With summer staring us in the face, thoughts are definitely starting to turn to summer vacation plans. Given this, we wanted to help answer that age-old traveler question (no, not “should I eat before or after security?” – we already did that for you!); The other question - “Should I book now or wait?”
We all have that friend who watches airlines prices over a several week period, sees the prices go lower at some point, and then finally buys a ticket. However, this is the exception rather than the rule. In most cases, you should book the minute you finalize your plans (well, actually wait until the Tuesday or Wednesday after you finalize your plans) Why book now? In short, prices almost always go up. Feel free to leave this post now to book your travel, or read on if you want to know the actual reasons why prices overwhelmingly go up as we get closer to the summer.
The first reason why this happens is simply supply and demand. Better weather and family vacation means more trips taken. Car, hotel, and airline companies all recognize this spike in demand and they start increasing prices around Memorial Day (aka – this weekend!). As time goes on, supply decreases, raising the prices even more. This macro analysis of seasons holds true on the micro scale of hours too, so look for off hours to travel. Instead of staying another night and catching the first flight out in the morning, take the last flight out the night before. While we all love to hate on the airlines (especially when they start charging us extra for a window seat), in this case, we can’t blame the airlines - we all sold lemonade at a higher price on those hot days.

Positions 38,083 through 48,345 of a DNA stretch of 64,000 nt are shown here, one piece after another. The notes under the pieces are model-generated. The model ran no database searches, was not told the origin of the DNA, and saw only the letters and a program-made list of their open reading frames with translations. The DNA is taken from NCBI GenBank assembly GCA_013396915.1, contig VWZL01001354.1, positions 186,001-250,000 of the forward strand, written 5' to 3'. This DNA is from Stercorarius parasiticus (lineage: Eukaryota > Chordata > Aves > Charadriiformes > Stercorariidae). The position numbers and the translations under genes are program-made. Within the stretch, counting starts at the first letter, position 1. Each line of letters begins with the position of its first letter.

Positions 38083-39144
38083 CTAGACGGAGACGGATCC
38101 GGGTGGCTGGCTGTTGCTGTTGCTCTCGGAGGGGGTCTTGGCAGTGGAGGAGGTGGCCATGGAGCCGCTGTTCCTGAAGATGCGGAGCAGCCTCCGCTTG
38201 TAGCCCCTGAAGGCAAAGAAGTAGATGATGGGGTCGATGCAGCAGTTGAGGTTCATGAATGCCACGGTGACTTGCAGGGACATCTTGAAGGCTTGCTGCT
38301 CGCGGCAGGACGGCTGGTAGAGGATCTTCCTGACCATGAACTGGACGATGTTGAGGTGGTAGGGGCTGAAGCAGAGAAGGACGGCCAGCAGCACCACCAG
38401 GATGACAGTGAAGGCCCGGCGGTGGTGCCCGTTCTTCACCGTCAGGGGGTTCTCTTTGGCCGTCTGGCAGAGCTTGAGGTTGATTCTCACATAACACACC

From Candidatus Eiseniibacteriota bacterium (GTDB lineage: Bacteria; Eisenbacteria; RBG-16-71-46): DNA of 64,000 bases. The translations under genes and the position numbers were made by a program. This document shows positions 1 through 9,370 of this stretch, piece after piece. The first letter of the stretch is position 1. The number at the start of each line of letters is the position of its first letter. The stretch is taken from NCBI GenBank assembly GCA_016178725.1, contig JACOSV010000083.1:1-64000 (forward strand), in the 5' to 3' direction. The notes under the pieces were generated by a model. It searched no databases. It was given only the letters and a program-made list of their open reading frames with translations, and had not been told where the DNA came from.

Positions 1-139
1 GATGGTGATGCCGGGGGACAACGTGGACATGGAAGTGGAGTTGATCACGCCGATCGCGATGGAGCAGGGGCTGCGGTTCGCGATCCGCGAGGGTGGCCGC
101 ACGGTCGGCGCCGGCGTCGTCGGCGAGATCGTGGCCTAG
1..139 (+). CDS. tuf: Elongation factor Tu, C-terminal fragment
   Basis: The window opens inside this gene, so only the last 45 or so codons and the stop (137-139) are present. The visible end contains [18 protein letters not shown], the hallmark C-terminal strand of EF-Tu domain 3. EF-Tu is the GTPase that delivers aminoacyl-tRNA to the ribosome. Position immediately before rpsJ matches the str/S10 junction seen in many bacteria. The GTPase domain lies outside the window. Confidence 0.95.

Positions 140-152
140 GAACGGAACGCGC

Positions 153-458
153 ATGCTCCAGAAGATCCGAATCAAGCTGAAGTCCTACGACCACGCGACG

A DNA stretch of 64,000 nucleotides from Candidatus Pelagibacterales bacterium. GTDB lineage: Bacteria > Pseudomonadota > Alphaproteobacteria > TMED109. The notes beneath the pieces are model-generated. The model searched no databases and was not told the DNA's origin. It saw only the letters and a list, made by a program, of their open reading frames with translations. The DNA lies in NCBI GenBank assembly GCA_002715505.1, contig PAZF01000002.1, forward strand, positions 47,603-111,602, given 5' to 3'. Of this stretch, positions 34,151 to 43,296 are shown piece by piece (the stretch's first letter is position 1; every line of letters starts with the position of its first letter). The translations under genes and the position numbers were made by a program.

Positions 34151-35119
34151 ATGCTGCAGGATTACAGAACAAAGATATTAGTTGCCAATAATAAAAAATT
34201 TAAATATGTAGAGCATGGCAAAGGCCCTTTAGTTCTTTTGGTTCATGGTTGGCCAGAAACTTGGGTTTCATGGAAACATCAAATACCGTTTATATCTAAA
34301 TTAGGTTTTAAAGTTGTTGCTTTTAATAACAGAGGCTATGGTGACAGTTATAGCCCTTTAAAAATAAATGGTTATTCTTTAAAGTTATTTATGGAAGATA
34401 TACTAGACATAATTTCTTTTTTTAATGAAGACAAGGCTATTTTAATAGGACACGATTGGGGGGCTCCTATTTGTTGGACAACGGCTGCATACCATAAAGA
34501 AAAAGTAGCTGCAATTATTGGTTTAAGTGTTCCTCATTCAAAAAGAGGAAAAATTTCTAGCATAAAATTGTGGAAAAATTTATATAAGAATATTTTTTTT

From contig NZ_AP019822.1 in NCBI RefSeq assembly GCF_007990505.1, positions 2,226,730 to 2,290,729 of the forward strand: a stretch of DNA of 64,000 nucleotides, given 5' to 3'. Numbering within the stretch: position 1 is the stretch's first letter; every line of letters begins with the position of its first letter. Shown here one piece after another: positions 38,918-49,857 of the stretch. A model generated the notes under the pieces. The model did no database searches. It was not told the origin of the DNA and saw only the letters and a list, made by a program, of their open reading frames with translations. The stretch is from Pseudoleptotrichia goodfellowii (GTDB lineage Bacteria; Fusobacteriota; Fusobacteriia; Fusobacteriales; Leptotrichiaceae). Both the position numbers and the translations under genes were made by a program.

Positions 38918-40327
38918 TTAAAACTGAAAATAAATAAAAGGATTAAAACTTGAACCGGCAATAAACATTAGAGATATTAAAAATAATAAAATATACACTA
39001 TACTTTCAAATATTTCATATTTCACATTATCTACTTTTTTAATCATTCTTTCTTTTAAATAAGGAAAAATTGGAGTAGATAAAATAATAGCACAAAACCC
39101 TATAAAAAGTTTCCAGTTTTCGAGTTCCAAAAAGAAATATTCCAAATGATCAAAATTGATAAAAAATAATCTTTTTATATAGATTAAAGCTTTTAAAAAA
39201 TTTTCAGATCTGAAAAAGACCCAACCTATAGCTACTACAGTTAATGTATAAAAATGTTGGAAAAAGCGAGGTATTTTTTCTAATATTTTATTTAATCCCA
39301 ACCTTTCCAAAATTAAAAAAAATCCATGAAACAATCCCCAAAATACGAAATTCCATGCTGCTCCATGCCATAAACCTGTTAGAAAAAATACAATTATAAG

Another reason that prices increase in the summer is because of the difference between winter grade and summer grade fuel. Without getting too technical (you can read more here if interested), because of seasonal differences winter-grade fuel is able to use more butane (which is cheap) as an additive in the mix of the fuel. It is because of the higher standards in summer that the cost of fuel actually goes up (again, the airlines deserve all the hate we given them, but this is one instance where they actually have a leg to stand-on, versus their lovely $150 change fees).
Flights to Europe this summer. Forget about it. With a recovering economy, falling euro, and the Summer Olympics being held in London this year don’t expect cheap flights. Over 500,000 international visitors are expected via air. On the busiest days, passenger levels will increase from the average of 95,000 to 138,000. Talk about increase in demand!
Lastly, the airline business is a tough business. Though not unique to the summer, the recent mergers and consolidation in the airline industry does hurt the consumers’ wallet. Continental and United, Northwest and Delta, AirTran and Southwest—and who knows what will happen to American Airlines. Simple economics as we all know, fewer airlines competing mean fewer reasons to drop prices to win your business.